Knowing When to Follow Up a Sale - dummies

Knowing When to Follow Up a Sale

In today’s market, more and more professional salespeople are practicing aggressive, thorough follow-up methods that even a few years ago would have been considered unnecessary on some of their marginal inquiries, that is, people don’t represent a sale. If your desire is to compete with the big boys and girls, you must make follow-up an important part of your regular selling routine.

Five situations are apropos

You need to distinguish between the types of follow-up you should make so that you handle each prospect appropriately. It also helps to designate how much time you’ll commit to following up with each prospect. Obviously, professionals follow up every lead because even the briefest contact or smallest sale can lead to a whole new list of potential referrals for new business.

You must make five types of contact to be a professional at persuasion:

1. Follow-up with referral contacts.

2. Follow-up to service the people who are already happily involved with your offering.

You need to contact these people as part of the professional service you provide to them in appreciation of their continued loyalty to you, to your company, and to your offering.

3. Follow-up to inform clients of new-and-improved versions of your offering, reminding them when it is time to consider updating the product or service you may have interested them in several months or years ago.

4. Follow-up to get with hard-to-reach prospects who require several contacts to make them one of your clients.

5. Follow-up to thank those people who have stuck with you through thick and thin and have been instrumental in helping you to develop your sales career through their long-term patronage.

These five groups are the foundation of your business. Keeping in touch with them will build your future.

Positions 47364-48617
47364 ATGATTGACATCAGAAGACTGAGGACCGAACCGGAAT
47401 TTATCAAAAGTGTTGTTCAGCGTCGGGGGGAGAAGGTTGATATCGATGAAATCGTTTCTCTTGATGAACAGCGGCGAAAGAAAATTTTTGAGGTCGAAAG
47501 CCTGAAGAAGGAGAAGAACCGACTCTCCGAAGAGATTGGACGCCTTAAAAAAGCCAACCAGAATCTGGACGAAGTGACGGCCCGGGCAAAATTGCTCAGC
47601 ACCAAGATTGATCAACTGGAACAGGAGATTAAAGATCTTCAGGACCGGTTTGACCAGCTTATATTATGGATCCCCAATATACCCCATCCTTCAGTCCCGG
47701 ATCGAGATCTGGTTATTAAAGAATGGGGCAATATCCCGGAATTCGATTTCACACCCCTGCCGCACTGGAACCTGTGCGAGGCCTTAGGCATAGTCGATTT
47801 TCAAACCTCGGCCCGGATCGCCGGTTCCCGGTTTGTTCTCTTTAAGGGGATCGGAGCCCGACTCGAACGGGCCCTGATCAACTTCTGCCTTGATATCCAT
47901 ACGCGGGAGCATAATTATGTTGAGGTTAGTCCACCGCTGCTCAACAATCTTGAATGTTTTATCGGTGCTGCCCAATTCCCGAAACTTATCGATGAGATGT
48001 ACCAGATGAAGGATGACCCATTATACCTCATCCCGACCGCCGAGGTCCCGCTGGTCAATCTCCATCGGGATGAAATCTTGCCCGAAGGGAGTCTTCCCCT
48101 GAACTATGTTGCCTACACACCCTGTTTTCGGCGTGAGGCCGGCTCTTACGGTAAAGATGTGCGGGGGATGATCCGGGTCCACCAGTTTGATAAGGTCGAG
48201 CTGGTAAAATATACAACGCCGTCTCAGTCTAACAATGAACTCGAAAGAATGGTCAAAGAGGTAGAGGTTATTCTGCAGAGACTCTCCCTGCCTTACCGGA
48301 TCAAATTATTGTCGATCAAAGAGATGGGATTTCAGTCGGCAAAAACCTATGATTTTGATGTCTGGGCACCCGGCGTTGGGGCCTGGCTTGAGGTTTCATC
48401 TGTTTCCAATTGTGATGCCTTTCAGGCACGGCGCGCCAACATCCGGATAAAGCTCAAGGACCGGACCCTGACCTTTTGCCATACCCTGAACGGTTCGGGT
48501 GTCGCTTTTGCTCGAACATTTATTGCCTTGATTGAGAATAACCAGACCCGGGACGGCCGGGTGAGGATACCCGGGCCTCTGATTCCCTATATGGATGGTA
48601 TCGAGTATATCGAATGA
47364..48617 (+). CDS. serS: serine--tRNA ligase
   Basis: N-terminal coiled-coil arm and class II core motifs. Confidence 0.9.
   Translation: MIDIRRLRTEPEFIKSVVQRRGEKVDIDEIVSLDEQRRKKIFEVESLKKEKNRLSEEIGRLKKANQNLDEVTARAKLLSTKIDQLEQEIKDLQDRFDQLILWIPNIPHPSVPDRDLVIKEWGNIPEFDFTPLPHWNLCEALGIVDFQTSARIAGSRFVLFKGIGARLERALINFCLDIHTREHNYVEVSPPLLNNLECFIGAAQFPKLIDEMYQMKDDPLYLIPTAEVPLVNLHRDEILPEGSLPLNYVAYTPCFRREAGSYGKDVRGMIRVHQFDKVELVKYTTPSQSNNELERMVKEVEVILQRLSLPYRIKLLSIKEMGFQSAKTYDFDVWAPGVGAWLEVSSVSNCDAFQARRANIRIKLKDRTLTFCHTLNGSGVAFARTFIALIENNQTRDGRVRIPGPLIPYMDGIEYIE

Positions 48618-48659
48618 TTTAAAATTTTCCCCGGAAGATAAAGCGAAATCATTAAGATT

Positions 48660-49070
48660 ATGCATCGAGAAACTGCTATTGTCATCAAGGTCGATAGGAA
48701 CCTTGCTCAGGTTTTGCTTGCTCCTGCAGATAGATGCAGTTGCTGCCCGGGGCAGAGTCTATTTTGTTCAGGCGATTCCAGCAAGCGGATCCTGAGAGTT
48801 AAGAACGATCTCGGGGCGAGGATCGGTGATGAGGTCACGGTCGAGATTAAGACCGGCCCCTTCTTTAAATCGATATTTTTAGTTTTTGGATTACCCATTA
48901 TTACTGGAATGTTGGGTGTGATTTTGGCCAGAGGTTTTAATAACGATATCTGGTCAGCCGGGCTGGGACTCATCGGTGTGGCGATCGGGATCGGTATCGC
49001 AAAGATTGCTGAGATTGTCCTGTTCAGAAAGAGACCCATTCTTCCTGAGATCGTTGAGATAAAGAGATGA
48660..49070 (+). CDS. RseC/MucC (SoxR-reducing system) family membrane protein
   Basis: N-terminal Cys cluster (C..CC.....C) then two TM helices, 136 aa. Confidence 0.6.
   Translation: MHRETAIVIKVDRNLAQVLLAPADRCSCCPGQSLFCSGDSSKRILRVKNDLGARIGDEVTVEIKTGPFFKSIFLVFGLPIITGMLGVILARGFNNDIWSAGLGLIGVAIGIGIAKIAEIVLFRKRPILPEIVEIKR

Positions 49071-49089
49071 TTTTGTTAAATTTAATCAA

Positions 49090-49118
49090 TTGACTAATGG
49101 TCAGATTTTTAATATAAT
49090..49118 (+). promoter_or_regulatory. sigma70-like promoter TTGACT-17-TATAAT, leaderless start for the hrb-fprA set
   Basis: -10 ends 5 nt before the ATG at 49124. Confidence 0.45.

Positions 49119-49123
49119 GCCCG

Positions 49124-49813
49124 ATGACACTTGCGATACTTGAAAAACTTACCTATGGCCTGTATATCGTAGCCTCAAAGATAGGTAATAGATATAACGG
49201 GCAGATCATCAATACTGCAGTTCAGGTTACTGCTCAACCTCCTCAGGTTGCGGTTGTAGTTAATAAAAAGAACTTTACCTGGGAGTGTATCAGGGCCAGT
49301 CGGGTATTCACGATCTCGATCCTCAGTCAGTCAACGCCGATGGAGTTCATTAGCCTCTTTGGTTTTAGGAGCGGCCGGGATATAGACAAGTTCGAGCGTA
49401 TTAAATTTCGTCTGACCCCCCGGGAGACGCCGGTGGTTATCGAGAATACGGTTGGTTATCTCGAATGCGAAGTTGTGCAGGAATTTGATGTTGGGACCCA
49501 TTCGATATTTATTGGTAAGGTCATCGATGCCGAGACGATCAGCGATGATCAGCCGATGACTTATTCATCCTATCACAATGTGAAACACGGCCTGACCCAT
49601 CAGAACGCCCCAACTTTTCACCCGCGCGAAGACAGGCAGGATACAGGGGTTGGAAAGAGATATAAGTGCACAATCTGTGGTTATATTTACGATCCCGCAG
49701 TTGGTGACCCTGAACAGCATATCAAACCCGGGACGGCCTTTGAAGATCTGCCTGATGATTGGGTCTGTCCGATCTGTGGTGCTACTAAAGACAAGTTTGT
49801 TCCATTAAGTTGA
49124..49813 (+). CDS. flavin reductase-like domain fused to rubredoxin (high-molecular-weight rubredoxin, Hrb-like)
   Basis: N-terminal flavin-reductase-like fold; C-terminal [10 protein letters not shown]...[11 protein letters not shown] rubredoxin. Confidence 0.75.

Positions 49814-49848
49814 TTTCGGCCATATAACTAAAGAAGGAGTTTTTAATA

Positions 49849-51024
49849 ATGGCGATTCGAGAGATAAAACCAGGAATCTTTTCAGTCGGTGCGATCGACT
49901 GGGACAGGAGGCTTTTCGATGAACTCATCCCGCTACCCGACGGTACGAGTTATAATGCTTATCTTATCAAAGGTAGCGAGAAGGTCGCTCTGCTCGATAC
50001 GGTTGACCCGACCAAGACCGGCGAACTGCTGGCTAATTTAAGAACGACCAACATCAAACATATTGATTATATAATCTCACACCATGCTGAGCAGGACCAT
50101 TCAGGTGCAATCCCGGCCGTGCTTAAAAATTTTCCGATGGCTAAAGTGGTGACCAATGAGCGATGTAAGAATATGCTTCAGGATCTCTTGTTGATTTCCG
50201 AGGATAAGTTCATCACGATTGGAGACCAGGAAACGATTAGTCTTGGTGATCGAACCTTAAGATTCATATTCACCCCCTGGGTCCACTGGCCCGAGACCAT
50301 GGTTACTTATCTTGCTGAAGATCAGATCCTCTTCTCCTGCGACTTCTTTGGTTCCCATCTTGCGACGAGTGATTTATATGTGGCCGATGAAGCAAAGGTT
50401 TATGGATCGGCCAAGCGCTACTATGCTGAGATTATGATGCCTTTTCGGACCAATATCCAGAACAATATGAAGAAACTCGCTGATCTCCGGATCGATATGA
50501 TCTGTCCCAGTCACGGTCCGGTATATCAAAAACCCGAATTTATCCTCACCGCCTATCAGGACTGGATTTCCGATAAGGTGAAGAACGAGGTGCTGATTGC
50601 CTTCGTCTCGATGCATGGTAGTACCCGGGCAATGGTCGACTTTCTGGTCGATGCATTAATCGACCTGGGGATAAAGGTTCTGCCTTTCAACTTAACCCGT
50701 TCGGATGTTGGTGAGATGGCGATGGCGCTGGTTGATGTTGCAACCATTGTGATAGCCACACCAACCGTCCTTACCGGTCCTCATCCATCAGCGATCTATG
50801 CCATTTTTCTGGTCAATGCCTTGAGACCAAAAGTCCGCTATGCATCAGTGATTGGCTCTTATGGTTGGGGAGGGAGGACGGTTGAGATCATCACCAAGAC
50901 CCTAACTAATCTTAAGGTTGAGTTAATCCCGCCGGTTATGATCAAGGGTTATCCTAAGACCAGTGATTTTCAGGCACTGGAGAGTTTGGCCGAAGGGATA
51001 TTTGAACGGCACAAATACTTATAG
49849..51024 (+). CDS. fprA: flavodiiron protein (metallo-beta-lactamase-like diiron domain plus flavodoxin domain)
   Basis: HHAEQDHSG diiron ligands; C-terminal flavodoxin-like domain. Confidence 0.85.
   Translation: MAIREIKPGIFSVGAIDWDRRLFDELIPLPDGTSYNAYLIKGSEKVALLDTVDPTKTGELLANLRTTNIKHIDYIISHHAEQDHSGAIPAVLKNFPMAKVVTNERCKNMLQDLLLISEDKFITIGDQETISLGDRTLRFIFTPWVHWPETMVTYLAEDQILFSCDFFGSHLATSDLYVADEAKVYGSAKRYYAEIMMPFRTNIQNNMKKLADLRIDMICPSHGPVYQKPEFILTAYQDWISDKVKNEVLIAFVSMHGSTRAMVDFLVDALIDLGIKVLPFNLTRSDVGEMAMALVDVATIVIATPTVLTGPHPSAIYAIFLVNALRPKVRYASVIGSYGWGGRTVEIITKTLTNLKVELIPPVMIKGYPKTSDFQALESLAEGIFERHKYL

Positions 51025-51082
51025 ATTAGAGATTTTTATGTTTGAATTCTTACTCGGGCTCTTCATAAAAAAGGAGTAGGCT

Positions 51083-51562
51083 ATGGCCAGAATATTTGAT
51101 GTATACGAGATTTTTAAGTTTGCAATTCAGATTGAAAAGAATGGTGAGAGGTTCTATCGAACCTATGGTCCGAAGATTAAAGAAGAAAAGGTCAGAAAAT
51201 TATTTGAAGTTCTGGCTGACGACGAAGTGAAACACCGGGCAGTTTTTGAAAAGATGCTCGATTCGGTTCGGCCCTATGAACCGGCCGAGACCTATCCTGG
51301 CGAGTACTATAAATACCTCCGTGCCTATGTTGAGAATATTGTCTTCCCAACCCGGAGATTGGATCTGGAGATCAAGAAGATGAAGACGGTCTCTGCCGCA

Ten customer concerns are vital

To adopt effective methods of follow-up, the beginner in sales must know the concerns that customers have about service and follow-up. It’s only by learning to understand their needs that you can best serve them. Here’s a list, in descending priority, of customers’ most important concerns about the selling and servicing of their accounts:

1. Receiving a call that a salesperson promised to make

2. Knowing contact numbers and the best available times to keep in touch with the sales and service people

3. Having the ability to talk to somebody in authority

4. Knowing that the salesperson and the salesperson’s company appreciate their business

5. Spending minimal time on hold in order to speak to a real person

6. Being kept informed of ways to keep costs down and productivity up

7. Being informed promptly of potential challenges and quick action on their resolutions

8. Receiving acknowledgment of recognized challenges and accepted responsibility for errors

9. Being addressed politely and receiving personal attention

10. Being given realistic and honest information as it applies to delivery or problem-solving issues

By making follow-up and service a regular part of your day, you can efficiently address all these customer concerns and maintain an edge over your competitor who may not be as determined to follow up as you are. When you provide excellent service and follow-up with your customers and prospects, you earn the reward of serving the lion’s share of all the clients who need your offering.